Diabetes Self-Management Blog

Working the night shift may reduce glucose tolerance and increase a person’s risk of developing Type 2 diabetes, according to a new study from researchers in Boston. Nearly 24 million people in the United States have Type 2 diabetes, and roughly 8.6 million Americans work the night shift.

Previous studies have shown that people who work the night shift have an increased risk of developing Type 2. To determine what factors might contribute to this increase in risk, researchers recruited 13 healthy, nonobese adults who did not have a significant history of night-shift work. The participants were assigned to complete two eight-day procedures in the laboratory in random order. Both procedures included four baseline days, which were then followed by either four days of daytime work or four days of nighttime work.

The content of meals provided to both groups was identical; however, people working the day shift began eating at 8 AM, while people working the night shift began eating at 8 PM. Participants had a fasting blood sample taken before the meal, with additional samples taken every 10 minutes for 90 minutes following the meal and every 30 minutes for 90 minutes thereafter.

The researchers found that peak blood glucose levels were 16% higher during the nighttime shifts compared to during the daytime shifts. They also discovered that, although the meals given to each group were identical, the insulin levels in the night-shift workers were 40% to 50% higher between 80 and 90 minutes after their meal than the insulin levels in daytime workers during the same time frame.

“It is surprising that just a single night shift can significantly impair glucose tolerance and increase insulin levels. These findings are important because they demonstrate, under highly controlled lab conditions, that acute exposure to night work impairs glucose tolerance. Chronic impaired glucose tolerance is likely to lead to Type 2 diabetes,” noted lead author Christopher Morris, PhD.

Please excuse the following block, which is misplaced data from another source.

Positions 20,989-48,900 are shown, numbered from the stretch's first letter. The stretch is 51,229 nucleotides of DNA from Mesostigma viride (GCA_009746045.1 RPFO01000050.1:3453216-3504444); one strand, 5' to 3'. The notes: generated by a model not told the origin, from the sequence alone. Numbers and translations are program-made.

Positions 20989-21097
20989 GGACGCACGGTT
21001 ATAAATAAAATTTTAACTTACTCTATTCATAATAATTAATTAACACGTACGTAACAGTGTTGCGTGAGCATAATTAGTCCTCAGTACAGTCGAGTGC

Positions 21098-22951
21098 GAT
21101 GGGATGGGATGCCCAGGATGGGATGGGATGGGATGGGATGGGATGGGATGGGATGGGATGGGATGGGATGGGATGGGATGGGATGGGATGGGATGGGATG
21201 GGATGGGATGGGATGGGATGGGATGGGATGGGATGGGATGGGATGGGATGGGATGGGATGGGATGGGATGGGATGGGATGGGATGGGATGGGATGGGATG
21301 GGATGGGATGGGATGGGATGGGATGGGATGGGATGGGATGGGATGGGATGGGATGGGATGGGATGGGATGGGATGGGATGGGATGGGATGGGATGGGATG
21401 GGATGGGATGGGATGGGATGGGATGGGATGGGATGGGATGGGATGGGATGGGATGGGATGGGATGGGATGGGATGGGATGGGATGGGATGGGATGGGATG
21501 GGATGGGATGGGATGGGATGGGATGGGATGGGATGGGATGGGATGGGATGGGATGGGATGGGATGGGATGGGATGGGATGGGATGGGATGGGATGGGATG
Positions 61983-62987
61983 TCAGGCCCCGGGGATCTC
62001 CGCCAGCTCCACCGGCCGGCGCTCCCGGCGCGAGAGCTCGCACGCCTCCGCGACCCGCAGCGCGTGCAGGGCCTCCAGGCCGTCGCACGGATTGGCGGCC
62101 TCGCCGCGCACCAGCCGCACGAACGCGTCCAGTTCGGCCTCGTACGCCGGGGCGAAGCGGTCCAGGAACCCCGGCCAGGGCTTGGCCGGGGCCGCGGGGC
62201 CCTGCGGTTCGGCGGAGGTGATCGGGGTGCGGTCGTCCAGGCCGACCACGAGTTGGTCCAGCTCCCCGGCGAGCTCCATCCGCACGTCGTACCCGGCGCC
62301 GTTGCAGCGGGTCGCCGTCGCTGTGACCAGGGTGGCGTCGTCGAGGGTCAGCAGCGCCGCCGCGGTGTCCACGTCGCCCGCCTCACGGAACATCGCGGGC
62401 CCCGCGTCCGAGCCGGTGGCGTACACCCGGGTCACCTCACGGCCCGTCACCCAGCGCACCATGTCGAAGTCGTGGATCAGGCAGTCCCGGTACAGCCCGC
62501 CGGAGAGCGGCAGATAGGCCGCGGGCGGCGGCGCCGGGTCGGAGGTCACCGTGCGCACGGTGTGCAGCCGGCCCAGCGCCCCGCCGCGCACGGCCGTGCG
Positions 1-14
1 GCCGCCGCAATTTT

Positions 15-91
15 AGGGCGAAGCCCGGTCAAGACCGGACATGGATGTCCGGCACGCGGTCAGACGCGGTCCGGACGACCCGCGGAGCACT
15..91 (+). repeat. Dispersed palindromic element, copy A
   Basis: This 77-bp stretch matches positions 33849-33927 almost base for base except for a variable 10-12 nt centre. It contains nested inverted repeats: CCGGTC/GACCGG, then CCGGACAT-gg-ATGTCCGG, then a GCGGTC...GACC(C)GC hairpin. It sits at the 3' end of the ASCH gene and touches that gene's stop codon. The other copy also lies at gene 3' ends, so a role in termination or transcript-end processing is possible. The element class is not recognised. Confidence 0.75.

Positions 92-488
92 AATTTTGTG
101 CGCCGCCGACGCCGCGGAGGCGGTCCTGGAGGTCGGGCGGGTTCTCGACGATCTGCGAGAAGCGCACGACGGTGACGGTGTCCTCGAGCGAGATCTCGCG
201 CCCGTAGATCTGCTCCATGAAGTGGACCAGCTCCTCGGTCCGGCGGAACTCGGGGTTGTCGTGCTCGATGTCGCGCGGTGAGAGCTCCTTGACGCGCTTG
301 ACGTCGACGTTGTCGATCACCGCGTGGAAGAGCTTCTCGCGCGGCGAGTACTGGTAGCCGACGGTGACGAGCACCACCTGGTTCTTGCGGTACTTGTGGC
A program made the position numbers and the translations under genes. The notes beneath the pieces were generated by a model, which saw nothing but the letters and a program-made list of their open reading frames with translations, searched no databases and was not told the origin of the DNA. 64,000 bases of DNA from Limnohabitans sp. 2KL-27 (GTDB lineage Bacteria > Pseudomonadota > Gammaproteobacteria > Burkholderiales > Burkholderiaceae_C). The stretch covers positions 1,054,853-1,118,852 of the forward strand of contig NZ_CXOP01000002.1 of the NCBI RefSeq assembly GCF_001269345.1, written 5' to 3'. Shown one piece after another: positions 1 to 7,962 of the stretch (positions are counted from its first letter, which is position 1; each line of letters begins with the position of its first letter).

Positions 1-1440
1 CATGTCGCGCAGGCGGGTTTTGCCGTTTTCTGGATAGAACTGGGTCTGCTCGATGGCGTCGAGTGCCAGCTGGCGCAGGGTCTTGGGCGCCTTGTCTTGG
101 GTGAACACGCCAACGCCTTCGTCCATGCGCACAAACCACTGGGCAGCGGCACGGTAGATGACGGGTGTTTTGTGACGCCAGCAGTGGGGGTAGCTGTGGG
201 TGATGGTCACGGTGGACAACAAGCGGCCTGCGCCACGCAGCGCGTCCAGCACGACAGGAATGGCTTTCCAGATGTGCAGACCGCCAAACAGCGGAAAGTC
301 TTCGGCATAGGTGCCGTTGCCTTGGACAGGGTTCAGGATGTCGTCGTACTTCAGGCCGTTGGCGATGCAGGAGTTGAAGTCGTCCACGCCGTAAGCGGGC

For more information, read the article “Night Work May Impair Glucose Tolerance” or download a copy of the journal SLEEP’s abstract supplement and view the study abstract on page A182. And to learn more about getting the sleep you need, read this piece by nurse David Spero.

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Comments
  1. Interesting, but what can we do about it? We’re not likely to go back to a world where everyone worked sun-to-sun, and every business closed at 5:00 PM. Would night-shift induced diabetics ever qualify for work-related disability? We’re looking at millions of people. If this were some other disease we might be talking about changing labor laws and compensating victims, but due to the rampant prejudice against type 2 diabetics, I doubt we’ll ever see anything like that.

    Posted by Joe |
  2. I work for Postal Service, the mail mainly moves at night to be delivered in morning. I don’t have a choice and totally agree with this study and the previous comment from Joe. I don’t know what to do, everyday is different when it comes to my sleep or the way I feel. I wish I could retire!!

    Posted by Susan |
  3. i was diagnosed with type 2 after working 23 years of rotating shifts. 2 of my fellow employees were also diagnosed in that time frame.

    Posted by ron |
  4. This is really interesting for me. Off and on over my work life, I worked in situations where I worked night shift (midnight to 8 am) several times. At one point, I worked this shift for one year straight. I was not diagnosed with type 2 diabetes for some years after that. I did have a baby over 9 lbs, which is another risk factor for type 2 diabetes.

    My daughter had gestational diabetes with her second child, and after about a year ended up with type 1 diabetes. She now wears an insulin pump.

    I developed type 2 diabetes about seven years ago, and after a few years my pancreas stopped producing insulin. I now also wear an insulin pump, which controls my blood sugar fairly well. I guess I could do better, if I would watch my diet and exercise more.

    It is really interesting that my past work might be a contributing factor to my current diabetes.

    Posted by Jill Erramouspe |

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